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The Marcin Wasilewski Trio at Birdland, NYC

Budd Kopman By

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The Marcin Wasilewski Trio
Birdland
New York City, New York
May 20, 2008

Pianist Marcin Wasilewski, bassist Slawomir Kurkiewicz, and drummer Michal Miskiewicz have been together since they were teenagers fifteen years ago. Over that time, they've put out a few albums locally in Poland and then were fortunate enough to be recommended to sub for the rhythm section scheduled to play with the legendary trumpeter Tomasz Stanko.

Immediately recognizing their talent both individually and collectively, Stanko took them under his wing, recording as a quartet three highly acclaimed ECM albums —Soul of Things (2002), Suspended Night (2004) and Lontano (2006). Along the way, they recorded their own album (when they were called the Simple Acoustic Trio), simply named Trio (ECM, 2005).

The Birdland engagement was the first of a tour supporting the release of their latest album on ECM, January. While Trio was very good, if a bit understated, and their work with Stanko exemplary, January is a major step forward for the trio in terms of Wasilewski's compositions and group cohesion. Having heard the trio play the previous night with Tomasz Stanko at the Museum of Modern Art, as well as at Birdland for the Lontano tour in 2006, I was anxious to hear the group on their own, playing their own music.

The set consisted of a number of tunes from January, although in a different order. What became clear very quickly was that the studio group is not an anomaly. While Wasilewski has been designated the leader (quite naturally) of the trio, and stands out as the lead voice, Kurkiewicz and Miskiewicz have both grown enormously since the 2002 recording.

The trio plays and reacts as a single organism, each player in constant contact with the others, pushing and pulling, surfacing and submerging, giving and taking. Thus, the rhythmic feel of the group is highly flexible— a driving pulse might coalesce and emerge from the ether, dramatically increasing the sonic density for the moment, only to let it go just as quickly. While it sounds on record as if Wasilewski dictates the flow, this live performace showed that change could be initiated by either Kurkiewicz or Miskiewicz.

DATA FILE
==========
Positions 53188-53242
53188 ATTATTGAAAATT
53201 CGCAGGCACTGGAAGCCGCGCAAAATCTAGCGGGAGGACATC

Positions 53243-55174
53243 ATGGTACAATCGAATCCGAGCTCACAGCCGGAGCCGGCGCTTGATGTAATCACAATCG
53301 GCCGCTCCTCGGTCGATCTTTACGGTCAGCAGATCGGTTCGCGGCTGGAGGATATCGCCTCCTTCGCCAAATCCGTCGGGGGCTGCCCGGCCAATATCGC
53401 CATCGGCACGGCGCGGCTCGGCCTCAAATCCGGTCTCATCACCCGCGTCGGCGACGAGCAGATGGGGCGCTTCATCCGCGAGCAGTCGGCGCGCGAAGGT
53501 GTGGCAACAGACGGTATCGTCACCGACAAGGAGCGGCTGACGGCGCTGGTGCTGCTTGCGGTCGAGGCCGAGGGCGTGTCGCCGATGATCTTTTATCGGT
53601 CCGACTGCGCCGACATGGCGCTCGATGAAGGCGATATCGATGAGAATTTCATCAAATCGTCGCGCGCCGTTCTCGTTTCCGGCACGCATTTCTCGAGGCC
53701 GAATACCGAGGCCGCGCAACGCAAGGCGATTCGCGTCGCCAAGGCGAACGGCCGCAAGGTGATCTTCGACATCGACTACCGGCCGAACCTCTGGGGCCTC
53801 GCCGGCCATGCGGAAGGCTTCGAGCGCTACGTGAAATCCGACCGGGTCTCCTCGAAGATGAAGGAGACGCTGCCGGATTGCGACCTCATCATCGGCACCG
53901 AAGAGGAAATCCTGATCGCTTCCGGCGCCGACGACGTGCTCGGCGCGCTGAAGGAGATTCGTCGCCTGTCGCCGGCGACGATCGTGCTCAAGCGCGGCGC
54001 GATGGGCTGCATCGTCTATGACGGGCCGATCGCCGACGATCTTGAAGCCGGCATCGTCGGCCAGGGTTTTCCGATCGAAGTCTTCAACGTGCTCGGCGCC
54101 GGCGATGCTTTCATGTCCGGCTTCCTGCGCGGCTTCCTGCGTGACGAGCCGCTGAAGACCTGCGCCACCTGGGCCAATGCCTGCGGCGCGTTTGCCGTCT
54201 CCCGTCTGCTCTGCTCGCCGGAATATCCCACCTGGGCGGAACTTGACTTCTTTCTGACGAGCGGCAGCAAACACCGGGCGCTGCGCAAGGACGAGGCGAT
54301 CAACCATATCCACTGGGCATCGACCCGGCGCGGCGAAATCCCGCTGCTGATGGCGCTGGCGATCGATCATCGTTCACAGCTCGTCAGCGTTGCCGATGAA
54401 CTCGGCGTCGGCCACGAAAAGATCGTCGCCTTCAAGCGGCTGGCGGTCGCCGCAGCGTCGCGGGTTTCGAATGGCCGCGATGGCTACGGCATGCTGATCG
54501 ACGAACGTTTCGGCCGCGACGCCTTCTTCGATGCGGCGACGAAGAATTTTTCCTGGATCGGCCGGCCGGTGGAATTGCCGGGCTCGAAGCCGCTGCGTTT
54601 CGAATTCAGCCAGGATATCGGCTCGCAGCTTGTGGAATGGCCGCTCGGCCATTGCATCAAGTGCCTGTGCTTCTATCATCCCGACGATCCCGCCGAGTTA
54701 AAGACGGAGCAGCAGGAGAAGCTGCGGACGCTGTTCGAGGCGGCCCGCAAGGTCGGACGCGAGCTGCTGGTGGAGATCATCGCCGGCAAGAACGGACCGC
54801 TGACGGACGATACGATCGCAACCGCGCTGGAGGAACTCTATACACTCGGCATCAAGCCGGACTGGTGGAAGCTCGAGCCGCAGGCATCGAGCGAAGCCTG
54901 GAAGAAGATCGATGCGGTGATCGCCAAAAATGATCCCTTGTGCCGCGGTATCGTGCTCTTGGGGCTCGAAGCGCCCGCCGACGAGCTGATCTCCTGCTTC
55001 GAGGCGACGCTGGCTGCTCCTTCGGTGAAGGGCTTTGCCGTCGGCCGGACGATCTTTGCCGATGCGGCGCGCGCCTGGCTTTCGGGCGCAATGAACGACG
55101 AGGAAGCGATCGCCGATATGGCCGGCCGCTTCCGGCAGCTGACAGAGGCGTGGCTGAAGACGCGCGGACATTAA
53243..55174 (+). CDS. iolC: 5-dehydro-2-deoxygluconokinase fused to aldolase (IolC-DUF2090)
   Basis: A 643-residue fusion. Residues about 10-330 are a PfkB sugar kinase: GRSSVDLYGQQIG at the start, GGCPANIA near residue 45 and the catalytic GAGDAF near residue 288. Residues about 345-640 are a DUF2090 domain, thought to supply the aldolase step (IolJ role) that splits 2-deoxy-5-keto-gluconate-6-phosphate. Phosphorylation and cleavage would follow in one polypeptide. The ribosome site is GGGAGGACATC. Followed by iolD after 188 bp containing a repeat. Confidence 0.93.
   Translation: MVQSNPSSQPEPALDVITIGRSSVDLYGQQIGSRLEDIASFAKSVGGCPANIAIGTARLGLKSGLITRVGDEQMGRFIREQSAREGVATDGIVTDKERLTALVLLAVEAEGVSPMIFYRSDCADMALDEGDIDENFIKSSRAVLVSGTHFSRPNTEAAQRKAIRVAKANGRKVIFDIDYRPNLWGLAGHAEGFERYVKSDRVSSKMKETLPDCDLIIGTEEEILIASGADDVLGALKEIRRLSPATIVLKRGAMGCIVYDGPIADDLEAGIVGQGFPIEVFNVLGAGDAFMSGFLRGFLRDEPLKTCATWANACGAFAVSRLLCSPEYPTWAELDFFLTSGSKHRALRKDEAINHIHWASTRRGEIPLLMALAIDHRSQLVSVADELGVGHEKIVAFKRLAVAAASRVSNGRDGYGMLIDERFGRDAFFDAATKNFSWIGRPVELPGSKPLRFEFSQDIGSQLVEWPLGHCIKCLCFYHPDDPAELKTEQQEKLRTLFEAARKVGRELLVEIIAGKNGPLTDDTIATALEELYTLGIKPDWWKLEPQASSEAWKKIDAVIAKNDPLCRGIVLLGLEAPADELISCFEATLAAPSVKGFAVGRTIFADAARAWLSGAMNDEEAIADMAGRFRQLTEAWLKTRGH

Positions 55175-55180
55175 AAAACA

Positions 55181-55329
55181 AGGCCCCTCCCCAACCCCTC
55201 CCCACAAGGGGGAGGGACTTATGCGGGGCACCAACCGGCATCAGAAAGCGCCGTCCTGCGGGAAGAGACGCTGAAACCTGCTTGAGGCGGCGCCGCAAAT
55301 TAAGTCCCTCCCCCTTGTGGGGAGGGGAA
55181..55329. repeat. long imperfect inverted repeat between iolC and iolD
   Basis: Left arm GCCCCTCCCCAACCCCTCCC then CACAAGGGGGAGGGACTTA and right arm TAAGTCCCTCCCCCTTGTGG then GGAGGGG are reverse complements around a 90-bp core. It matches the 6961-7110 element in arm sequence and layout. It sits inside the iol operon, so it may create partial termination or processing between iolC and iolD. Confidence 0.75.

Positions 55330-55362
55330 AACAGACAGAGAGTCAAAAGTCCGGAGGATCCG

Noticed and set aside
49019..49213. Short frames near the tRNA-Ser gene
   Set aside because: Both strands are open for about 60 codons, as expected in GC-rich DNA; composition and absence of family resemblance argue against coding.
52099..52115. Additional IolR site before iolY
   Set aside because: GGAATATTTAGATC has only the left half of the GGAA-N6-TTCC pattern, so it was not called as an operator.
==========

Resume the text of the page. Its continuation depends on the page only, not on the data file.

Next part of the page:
Since their music tends to avoid strongly definitive or conventional harmonic changes, but is loaded with upper harmonics, and the rhythmic pulse is subdivided by two rather than three, the band can be hypnotic, especially when they sync up and begin to cook. The effect was apparent by the body language of the audience, rocking at half the speed of Wasilewski's right leg while remaining constantly alert to any change signaled in the music.

While the group has surely intensified its collective powers, Wasilewski's individual growth should not be overlooked. He has a superb touch along with complete control of the sustain pedal, and builds a solo expertly, using short phrases and lots of space, practically inviting the listener to breathe with the music.

That Wasilewski, Kurkiewicz and Miskiewicz are playing at this level despite being in their early thirties makes this trio special. Stanko's faith in their talent a few years back was well placed, as their growth has been remarkable and is seemingly without bounds.

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